MADRID, Dec. 5 (EUROPE PRESS) –
Almost all minor migrants who have arrived in Italy without the company of any adult, more than 6,100 migrants, live in reception centers, often isolated and with hardly any opportunities, according to the United Nations Children's Fund (UNICEF) ), which has requested a reception solution for all of them.
Amadou (fictitious name), a 17-year-old Congolese, slept for a week at the central station in Rome until an NGO identified him and found him a house with five other young people in equally vulnerable situations.
“I was terrified when I had to sleep at the station. I didn't know where to go for help, I didn't know if I could eat or how to survive,” he recalls, speaking of the stage he has already left behind. “My life changed when I could go to that apartment. I learned to take care of myself. Now I go to school and I'm studying to be a cook,” he explains.
UNICEF says that 94 percent of the separated and unaccompanied refugee and migrant children in Italy, specifically 6,172 children under 18, live in reception centers, which is why the organization has called for action.
UNICEF regional director for Europe and Central Asia, Afshan Khan, has lamented that “too many children are still excluded” from accommodation solutions such as Amadou. “More investments are needed to expand these services and reach all refugee and migrant children alone in the country,” he said.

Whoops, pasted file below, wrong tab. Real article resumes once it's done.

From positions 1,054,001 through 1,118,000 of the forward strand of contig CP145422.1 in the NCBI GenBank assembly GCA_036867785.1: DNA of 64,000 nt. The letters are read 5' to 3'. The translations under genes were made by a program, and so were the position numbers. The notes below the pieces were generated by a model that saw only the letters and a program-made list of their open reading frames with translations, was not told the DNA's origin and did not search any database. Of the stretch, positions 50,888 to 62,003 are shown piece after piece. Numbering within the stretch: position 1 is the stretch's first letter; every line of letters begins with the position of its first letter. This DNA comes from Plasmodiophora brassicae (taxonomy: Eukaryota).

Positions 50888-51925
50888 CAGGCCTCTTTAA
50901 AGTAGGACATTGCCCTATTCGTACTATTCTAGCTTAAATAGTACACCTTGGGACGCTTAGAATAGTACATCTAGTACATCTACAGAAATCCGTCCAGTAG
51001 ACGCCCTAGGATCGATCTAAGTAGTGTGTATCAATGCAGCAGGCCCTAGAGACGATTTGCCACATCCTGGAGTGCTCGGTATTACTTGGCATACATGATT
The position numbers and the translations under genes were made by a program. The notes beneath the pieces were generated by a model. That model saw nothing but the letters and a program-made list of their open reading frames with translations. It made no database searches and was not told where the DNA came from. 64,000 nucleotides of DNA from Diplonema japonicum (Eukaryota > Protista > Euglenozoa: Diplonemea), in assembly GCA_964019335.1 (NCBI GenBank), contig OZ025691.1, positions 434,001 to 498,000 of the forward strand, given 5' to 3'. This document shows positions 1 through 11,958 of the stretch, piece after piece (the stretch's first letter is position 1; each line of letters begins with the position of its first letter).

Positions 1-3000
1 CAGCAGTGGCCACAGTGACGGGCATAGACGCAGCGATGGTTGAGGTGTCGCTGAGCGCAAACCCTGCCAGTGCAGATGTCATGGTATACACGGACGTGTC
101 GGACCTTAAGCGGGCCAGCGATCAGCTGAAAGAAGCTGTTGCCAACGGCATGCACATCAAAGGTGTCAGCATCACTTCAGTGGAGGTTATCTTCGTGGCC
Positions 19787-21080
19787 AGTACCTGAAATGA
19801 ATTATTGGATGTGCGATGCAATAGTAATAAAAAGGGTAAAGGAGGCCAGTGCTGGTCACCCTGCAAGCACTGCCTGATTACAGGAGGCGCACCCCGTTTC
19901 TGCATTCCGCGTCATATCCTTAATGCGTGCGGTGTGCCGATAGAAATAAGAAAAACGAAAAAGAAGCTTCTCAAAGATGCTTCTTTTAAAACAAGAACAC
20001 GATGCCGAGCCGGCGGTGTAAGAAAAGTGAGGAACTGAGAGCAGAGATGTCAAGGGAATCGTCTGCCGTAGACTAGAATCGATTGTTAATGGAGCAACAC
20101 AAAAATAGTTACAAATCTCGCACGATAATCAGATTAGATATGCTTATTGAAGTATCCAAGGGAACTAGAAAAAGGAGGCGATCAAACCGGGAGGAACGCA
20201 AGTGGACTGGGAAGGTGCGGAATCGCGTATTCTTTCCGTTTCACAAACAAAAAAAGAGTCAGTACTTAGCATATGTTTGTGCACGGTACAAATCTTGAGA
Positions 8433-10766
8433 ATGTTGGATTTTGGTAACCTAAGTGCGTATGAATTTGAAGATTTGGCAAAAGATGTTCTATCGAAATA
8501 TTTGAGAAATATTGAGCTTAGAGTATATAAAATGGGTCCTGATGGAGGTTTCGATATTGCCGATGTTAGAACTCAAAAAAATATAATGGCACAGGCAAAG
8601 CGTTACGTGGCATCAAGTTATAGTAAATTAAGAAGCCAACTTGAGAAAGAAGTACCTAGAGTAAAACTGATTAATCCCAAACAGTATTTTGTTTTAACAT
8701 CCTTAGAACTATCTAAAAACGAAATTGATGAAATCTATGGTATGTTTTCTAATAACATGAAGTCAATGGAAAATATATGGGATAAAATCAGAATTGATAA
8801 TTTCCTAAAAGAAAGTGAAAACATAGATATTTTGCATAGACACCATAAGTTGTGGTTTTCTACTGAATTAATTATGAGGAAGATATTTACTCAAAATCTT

In this regard, Khan has pointed out that “community housing promotes social inclusion, helps young people to access education and training opportunities, and is a more profitable solution than reception centers.”
The organizations estimate that, until October, some 5,000 young people and refugees had abandoned this reception system, so there is no information available on them. The majority leave because of bureaucratic delays, lack of information about their legal rights or because they meet with relatives, according to UNICEF.
It is also common for them to leave the center due to doubts about their status once they turn 18. Between 2014 and 2018, more than 70,000 unaccompanied children arrived by sea, of which 60,000 have reached the age of majority and, therefore, have been left out of the protection services contemplated in Italy for children.